We'll need svn to checkout some stuff later:

apt-get install subversion

Then install Erlang (version R12B5 or newer; karmic has R13B01):

apt-get install erlang

Now, let's move on to exmpp.  First, we need to install some libraries that exmpp is using for XML support:

apt-get install libxml2-dev

or, alternatively:

apt-get install libexpat1-dev

Update: the demo will work fine with libxml2, however, at the time of writing (Nov 07, 2009), if you're planning to use exmpp for other purposes, particularly, exmpp_session module, you're advised to install libexpat1-dev instead. See for details.

apt-get install libssl-dev
apt-get install pkg-config

Now, download the exmpp distribution and build:

gunzip exmpp-0.9.1-r857.tar.gz
tar -xvf exmpp-0.9.1-r857.tar 
sudo make install

At this point you may want to check if exmpp is in working condition. Start erl and at the prompt type


If response is similar to

then everything went fine and you can type q(). at the prompt to close Erlang shell.

Next, installing ejabberd. We need to add a Jabber domain name to /etc/hosts first.

The first line in /etc/hosts after editing will look something like (substitute zephyr to anything you like): localhost.localdomain localhost zephyr.local

Note: You will be using this domain name in many places, so please make note of it; I will be using zephyr.local in this post going forward.

Download, unpack and launch ejabberd installer:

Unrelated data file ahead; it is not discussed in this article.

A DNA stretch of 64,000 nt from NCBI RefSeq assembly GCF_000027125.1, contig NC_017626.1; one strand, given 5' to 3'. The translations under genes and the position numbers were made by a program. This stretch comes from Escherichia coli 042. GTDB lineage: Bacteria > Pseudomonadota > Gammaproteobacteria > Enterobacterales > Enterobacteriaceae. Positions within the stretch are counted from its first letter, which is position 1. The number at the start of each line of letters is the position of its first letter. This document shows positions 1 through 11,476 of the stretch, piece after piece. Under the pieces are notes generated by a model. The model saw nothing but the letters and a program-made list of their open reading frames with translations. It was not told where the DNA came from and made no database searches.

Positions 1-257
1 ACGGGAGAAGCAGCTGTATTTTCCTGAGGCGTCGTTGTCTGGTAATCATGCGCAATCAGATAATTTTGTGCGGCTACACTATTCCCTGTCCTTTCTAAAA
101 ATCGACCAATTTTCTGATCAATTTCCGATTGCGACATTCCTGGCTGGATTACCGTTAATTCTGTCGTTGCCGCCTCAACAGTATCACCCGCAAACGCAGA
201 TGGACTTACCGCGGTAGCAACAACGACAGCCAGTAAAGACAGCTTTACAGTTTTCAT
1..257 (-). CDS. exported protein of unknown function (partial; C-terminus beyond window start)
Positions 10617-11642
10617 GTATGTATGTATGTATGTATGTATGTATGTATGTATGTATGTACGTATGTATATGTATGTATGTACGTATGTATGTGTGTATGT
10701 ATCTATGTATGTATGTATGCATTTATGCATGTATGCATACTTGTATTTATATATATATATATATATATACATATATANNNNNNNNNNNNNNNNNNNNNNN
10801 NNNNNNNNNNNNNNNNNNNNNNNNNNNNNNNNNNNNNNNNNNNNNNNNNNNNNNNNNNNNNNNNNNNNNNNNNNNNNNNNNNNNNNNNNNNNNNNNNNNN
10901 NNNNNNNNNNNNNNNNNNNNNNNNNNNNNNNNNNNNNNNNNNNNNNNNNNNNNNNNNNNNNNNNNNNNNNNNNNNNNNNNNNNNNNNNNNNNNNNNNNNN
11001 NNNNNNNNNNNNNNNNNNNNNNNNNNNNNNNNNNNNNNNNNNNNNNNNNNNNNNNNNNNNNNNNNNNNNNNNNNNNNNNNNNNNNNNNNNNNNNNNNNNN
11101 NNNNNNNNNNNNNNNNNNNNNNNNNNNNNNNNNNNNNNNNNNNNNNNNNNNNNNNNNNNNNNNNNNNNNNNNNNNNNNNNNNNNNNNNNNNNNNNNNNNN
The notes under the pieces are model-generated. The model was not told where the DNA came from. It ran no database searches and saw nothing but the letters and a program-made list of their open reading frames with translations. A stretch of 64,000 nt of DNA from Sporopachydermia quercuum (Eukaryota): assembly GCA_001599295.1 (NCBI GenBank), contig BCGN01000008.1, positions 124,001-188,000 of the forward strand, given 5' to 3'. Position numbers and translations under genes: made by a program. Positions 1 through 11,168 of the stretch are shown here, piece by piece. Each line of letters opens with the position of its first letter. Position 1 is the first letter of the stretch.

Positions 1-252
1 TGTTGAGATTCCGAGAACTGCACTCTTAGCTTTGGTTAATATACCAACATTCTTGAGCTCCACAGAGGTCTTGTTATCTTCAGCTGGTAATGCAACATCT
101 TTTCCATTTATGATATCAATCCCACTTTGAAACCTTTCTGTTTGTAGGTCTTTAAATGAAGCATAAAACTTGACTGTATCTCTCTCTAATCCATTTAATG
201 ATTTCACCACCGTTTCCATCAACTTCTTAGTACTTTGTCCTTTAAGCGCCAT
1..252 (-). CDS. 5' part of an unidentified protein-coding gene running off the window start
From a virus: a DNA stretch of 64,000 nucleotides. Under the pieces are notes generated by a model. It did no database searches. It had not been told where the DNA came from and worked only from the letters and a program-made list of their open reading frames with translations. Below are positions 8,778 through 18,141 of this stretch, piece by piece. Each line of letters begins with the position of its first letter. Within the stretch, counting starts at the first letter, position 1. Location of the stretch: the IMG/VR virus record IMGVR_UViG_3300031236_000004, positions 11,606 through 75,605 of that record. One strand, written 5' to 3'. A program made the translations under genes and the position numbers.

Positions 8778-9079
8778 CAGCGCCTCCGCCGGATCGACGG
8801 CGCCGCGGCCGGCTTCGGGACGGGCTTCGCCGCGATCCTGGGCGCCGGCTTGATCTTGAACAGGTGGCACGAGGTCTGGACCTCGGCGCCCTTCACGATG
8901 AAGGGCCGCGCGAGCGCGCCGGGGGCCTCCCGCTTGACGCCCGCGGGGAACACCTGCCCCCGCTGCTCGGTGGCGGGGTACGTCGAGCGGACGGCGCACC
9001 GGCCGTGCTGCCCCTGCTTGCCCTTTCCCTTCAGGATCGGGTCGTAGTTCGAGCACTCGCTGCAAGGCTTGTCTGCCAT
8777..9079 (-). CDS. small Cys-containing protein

gunzip ejabberd-2.0.5-linux-x86-installer.bin.gz
chmod 755 ejabberd-2.0.5-linux-x86-installer.bin

Make default choices during installation; when asked about ejabberd server domain, enter host name you previously added to /etc/hosts (i.e. zephyr.local). Note default installation directory ( /opt/ejabberd-2.0.5 by default), you will need it shortly.

Once installation is completed, edit ejabberdctl.cfg by changing the very last line from:


This is an important change, especially if you're planning to reuse your EC2 instance; I will omit the explanation for now.

Now, let's make sure ejabberd is good:

cd /opt/ejabberd-2.0.5/bin
./ejabberdctl start
./ejabberdctl status

You should see:
Node 'ejabberd@zephyr.local' is started. Status: started
ejabberd is running

Next step - configure external XMPP component on ejabberd side.
Open up ejabberd.cfg in /opt/ejabberd-2.0.5/conf with your editor (you may want to make a backup copy first), locate the line starting with {5269, ejabberd_s2s_in
and add service description after the closing curly bracket: